If you mean MS Office from 20 years ago maybe. To suggest it's an equivalent is simply not the case.

          Also LibreOffice requires Java installed which is an absolute no along with Flash on any of my PCs.

          1. Anonymous Coward
            Anonymous Coward

            Re: Burning platform

            Also LibreOffice requires Java installed which is an absolute no along with Flash on any of my PCs.

            LOL, so you "don't use Flash or Java" but you use MS Office with its macro problems? You're not really one for consistency, are you?

            You don't actually NEED Java. It's used in some functionality (I think macros, actually) but it works quite well without. As for being equivalent or not, who cares? For about 90% of users it delivers all the functionality they ever need, and the UI stays consistent between versions which means that upgrades don't immediately invoke a feature treasure hunt or training as has long been the case with MS Office - yet another saving in training costs as well as continued productivity.

            The real problem for MS is that users switching to LO/OO become far less platform dependent as such documents render equally well on OSX and Linux. If it wasn't for Outlook they would have lost a lot more people already as budgets are getting tighter.

            There's also the fact that ODF is a mature, organically developed document standard as opposed to MSOOXML which was thrown together in a hurry as a me-too (and it shows), but that has far less influence on user choice than it ought to have - I count myself lucky that I've been able to make it our corporate document standard. It means documents can be edited on any platform so if we change our minds at some point about our core OS it will not hamper migration. Open Standards make perfect business sense IMHO.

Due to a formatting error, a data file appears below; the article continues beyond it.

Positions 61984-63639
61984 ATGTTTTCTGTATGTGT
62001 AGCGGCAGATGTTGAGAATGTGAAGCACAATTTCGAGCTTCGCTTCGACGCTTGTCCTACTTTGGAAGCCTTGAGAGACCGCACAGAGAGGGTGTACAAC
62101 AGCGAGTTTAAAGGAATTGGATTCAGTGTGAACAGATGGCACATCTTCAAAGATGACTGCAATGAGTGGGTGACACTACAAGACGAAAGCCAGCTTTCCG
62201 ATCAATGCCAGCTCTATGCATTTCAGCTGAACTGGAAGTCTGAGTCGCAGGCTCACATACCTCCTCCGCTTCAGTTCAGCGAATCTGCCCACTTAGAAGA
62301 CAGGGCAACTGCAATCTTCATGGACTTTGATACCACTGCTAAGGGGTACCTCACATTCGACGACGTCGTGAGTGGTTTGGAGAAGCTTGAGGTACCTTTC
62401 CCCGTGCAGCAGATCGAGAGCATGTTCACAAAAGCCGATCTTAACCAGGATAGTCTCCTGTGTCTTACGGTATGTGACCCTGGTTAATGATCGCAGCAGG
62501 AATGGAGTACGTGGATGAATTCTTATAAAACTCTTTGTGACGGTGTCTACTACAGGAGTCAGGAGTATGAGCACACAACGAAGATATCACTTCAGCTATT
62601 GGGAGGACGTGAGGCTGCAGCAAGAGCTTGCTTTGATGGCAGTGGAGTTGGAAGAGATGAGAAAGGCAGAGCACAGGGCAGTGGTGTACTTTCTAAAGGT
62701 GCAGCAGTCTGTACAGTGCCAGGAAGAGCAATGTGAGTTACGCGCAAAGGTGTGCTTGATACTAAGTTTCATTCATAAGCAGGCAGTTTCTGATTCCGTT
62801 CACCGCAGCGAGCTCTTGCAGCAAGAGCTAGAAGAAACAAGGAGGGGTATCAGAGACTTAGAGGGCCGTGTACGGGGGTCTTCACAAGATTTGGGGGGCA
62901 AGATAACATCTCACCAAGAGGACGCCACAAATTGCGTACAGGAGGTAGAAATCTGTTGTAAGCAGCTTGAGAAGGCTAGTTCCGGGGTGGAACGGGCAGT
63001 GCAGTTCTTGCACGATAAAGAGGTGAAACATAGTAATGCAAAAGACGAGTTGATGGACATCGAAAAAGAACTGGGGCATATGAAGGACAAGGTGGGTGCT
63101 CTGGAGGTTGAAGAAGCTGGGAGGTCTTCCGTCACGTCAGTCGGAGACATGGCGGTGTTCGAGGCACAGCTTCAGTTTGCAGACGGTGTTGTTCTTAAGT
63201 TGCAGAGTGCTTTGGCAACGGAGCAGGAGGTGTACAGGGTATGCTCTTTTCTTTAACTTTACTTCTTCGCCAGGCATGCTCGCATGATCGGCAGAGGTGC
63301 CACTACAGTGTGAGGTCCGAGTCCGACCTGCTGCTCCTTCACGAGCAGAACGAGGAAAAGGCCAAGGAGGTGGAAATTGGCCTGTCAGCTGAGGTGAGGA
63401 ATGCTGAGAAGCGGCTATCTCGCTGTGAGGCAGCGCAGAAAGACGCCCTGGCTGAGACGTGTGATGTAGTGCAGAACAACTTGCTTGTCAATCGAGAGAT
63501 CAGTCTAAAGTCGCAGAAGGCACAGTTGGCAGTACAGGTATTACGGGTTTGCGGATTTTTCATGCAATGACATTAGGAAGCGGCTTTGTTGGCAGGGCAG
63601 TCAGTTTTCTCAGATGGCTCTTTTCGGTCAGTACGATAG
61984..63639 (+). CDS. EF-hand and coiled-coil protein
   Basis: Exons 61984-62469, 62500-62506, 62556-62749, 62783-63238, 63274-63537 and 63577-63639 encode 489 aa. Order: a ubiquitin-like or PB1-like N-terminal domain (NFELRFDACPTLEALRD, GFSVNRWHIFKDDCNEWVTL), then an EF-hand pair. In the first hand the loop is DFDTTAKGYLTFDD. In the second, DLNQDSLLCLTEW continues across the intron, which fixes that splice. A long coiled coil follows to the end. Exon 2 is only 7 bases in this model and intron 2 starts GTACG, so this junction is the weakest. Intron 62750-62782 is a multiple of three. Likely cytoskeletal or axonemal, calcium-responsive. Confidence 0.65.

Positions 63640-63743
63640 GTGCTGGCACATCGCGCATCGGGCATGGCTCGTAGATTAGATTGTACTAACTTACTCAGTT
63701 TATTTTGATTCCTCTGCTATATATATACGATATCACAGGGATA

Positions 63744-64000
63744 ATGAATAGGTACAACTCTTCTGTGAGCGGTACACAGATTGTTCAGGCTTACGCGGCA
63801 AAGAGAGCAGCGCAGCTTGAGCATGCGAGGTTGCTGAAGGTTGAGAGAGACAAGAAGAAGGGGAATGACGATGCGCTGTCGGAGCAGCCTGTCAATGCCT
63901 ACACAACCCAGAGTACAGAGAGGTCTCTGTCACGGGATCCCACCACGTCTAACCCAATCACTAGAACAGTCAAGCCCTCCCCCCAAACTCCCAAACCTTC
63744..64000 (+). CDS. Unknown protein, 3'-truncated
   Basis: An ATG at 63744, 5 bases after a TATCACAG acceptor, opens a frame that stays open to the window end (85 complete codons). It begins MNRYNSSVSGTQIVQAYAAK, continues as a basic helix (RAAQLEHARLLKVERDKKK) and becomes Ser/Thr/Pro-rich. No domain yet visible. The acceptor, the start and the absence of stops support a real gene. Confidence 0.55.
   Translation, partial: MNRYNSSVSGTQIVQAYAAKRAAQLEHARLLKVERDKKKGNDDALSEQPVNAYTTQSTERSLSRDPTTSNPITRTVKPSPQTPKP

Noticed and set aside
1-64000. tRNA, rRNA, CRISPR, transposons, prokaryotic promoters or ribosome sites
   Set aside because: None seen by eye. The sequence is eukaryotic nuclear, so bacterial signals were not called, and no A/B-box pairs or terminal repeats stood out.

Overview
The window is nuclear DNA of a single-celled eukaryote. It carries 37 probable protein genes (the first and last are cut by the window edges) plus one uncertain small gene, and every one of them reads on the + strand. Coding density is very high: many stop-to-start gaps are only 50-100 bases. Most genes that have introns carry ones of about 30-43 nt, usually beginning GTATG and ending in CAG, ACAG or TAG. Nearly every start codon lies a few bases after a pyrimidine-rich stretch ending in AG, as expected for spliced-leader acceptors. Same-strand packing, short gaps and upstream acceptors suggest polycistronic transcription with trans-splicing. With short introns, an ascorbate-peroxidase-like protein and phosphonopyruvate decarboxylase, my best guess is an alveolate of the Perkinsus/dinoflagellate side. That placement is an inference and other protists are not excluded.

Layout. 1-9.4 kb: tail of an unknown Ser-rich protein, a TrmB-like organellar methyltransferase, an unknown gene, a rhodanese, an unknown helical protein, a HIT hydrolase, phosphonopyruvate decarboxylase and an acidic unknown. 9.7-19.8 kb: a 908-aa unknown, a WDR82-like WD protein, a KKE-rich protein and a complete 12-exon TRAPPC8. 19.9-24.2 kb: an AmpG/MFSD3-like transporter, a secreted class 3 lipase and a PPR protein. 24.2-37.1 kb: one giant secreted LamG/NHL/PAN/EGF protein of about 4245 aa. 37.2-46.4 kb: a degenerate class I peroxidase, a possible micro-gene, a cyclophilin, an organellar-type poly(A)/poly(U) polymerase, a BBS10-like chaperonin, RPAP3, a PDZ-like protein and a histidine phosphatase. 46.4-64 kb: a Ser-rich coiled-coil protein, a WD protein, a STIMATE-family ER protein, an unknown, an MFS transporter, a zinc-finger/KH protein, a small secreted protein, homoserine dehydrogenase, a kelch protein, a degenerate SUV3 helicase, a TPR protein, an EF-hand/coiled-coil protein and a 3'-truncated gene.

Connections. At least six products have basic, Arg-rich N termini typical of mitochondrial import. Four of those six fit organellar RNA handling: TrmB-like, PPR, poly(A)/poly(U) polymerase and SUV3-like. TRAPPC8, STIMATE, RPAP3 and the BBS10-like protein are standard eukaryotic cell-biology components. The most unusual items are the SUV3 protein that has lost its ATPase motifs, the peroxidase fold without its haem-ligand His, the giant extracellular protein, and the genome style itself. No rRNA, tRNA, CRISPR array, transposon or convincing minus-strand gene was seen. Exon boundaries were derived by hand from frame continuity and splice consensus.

1. TheVogon Silver badge

              Re: Burning platform

              "LOL, so you "don't use Flash or Java" but you use MS Office with its macro problems? "

              Macros are disabled by default in Office. Also our Group policy only allows signed and trusted macros to run.

              "become far less platform dependent as such documents render equally well on OSX and Linux"

              MS Office works just fine on OS-X. Pretty much no one uses Linux on the desktop so it's an irrelevance. However Office 365 web access works just fine on Linux.

              "There's also the fact that ODF is a mature, organically developed document standard as opposed to MSOOXML "

              Lucky then that MS Office provides more advanced and less buggy support for it than LibreOffice does...

              1. Anonymous Coward
                Anonymous Coward

                Re: Burning platform

                "Lucky then that MS Office provides more advanced and less buggy support for it than LibreOffice does..."